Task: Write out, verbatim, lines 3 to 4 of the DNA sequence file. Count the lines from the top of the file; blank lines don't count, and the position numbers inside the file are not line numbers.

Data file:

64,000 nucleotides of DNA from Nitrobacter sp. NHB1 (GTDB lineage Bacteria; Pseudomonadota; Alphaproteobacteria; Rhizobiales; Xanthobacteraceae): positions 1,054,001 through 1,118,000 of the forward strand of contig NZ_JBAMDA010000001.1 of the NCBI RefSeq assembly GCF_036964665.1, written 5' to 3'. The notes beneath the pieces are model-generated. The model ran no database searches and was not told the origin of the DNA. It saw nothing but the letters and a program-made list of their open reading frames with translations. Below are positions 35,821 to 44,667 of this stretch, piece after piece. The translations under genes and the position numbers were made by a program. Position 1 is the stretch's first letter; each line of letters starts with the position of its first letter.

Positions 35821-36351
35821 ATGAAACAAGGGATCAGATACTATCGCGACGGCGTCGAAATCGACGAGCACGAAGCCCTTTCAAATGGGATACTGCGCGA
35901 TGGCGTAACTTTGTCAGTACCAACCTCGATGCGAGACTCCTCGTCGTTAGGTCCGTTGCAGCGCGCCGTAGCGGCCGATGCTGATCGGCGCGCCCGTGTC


35821 ATGAAACAAGGGATCAGATACTATCGCGACGGCGTCGAAATCGACGAGCACGAAGCCCTTTCAAATGGGATACTGCGCGA
35901 TGGCGTAACTTTGTCAGTACCAACCTCGATGCGAGACTCCTCGTCGTTAGGTCCGTTGCAGCGCGCCGTAGCGGCCGATGCTGATCGGCGCGCCCGTGTC